Can I get a copy of the results?

Once the project is finished, we will writing a non-technical description of the results which will be published on this web page. We will also be publishing the results. You can also email us for further information.

Thanks for participating!

When you're ready to do the survey, please click the "continue" button.

Click here to continue [survey will open in a new window]

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Comments from our users:

Thursday June 24th 2010, 8:42 AM
Comment by: Wightly (Frederick, MD)
I will be interested to hear if you find significant differences across age groups within a region.
Thursday June 24th 2010, 11:24 AM
Comment by: Roger Dee (Haslett, MI)Top 10 Commenter
I see this as a most fascinating project!
I am aware of many local differences from Detroit to Toronto to Chicago even. Not just the mess of dialects found in NYC!
For one, the words frog, fog, bog, are made fun of when I say them compared to "Standard English".
Thursday June 24th 2010, 11:30 AM
Comment by: Suzy T. (La Jolla, CA)
Excellent project. I'll participate, but it will skew your results. I grew up in eight states, ranging from Florida to Texas to Nebraska to California.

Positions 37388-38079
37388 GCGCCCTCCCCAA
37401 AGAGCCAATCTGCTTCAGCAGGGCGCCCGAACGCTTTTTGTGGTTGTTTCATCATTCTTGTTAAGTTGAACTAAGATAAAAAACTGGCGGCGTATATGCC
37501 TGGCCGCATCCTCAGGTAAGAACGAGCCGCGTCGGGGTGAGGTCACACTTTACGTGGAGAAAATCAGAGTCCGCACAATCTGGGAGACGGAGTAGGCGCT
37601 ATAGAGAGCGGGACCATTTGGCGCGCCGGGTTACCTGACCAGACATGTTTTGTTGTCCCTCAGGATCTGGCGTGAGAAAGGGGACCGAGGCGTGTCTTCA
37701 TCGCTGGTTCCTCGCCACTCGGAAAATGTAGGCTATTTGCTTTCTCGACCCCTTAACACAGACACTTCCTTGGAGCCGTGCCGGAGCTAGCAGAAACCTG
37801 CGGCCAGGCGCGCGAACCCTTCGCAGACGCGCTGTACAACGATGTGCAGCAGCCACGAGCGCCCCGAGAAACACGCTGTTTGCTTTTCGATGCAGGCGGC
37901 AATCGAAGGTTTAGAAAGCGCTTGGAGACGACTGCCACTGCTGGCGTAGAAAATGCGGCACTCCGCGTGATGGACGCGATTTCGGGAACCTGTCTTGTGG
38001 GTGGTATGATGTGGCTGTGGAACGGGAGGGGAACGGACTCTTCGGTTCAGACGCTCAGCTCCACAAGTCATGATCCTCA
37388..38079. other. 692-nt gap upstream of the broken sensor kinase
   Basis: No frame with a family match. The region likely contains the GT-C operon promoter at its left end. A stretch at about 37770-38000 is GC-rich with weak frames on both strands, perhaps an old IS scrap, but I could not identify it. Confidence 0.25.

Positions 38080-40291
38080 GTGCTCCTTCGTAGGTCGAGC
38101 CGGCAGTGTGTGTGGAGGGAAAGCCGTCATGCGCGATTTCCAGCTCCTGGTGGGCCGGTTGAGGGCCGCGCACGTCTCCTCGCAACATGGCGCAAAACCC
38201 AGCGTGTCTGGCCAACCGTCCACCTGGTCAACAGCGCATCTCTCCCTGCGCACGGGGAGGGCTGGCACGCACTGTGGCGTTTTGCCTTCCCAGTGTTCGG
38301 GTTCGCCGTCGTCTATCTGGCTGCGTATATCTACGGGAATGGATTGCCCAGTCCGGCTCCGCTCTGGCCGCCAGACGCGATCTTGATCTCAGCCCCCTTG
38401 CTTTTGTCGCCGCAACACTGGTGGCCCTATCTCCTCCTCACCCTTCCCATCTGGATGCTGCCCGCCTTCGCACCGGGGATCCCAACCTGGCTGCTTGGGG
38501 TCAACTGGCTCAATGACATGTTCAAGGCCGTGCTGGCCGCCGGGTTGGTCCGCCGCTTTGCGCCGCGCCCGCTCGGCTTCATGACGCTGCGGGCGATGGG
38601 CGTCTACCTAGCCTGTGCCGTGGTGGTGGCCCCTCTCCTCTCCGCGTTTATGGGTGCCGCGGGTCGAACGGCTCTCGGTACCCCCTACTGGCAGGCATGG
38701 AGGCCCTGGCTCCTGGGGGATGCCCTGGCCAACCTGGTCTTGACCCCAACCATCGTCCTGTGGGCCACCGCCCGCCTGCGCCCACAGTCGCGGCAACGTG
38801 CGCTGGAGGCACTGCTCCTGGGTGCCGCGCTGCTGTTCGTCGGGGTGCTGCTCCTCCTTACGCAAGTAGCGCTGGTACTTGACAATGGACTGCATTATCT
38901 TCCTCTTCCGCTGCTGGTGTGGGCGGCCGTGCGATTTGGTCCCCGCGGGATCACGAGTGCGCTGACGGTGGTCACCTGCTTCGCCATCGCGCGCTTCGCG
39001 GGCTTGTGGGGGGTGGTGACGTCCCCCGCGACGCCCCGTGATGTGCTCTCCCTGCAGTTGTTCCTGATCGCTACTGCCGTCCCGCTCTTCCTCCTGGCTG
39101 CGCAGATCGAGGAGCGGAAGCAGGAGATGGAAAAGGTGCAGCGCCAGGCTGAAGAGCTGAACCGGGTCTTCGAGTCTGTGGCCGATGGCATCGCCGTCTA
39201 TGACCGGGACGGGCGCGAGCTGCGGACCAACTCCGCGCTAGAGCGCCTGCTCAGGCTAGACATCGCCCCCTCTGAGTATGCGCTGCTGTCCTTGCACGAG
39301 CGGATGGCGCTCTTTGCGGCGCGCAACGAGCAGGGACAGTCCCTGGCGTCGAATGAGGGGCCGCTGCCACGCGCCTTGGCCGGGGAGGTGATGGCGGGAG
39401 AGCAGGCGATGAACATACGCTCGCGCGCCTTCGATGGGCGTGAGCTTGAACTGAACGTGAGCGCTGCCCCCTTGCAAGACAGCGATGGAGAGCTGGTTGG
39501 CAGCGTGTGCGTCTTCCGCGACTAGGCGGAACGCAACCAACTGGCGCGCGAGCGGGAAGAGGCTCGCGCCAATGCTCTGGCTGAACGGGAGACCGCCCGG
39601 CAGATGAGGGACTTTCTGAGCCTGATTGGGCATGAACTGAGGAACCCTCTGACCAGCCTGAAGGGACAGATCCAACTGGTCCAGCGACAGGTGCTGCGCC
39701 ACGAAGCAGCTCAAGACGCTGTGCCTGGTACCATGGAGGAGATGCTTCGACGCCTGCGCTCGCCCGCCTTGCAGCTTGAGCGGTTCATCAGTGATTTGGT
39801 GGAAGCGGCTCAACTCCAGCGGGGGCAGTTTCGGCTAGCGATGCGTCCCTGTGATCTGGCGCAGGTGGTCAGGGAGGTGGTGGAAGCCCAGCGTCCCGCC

Thursday June 24th 2010, 1:54 PM
Comment by: Cody (Eugene, OR)
This is very exciting, and I hope to take part.

However, as an editor, I couldn't stop myself when I found a missing word, a grammatical error, and passive voice in one sentence! I have to correct you. You wrote:

Once the project is finished, we will writing a non-technical description of the results which will be published on this web page. We will also be publishing the results. You can also email us for further information.

I think you should have written:
Once the project is finished, we will be writing a non-technical description of the results that we will publish on this web page. We will also be publishing the results. You can also email us for further information.

As other editors know, we can't turn it off: it's like a tic! If you prefer the word "which" as you did, then you need a comma between "results" and "which." Otherwise, you need "that."

I suppose when I do the survey, my accent will sounds like "nag!"
Thursday June 24th 2010, 4:07 PM
Comment by: Doc (Chicago, IL)
Cody, I'll bet you can turn it off if you really try . . .
Monday June 28th 2010, 9:52 PM
Comment by: Pilar C. (Roslindale, MA)
I hope that the results from this research will serve to correlate English accents from speakers whose English is their first language, with accents from people whose English is their second language. I am expecting to read on your website a convincing conclusion or confirmation about the fact that the so-called "foreign" accents can be equally intelligible or as indiscernible as the so-called "native" accents. Please do publish something on this regard so that your ethnographic research can help to debunk the fallacies about the "foreign" accents, especially when they are Spanish accents. Just look what is happening in Arizona! Thank you.
Monday June 28th 2010, 11:24 PM
Comment by: Suzy T. (La Jolla, CA)
Pilar is right. For years I have found the pronunciation of California English speakers to be so sloppy as to be almost unintelligible, especially on the phone. Recently, I thanked a caller, whose first language was Japanese, because her English, though accented, was exquisitely clear.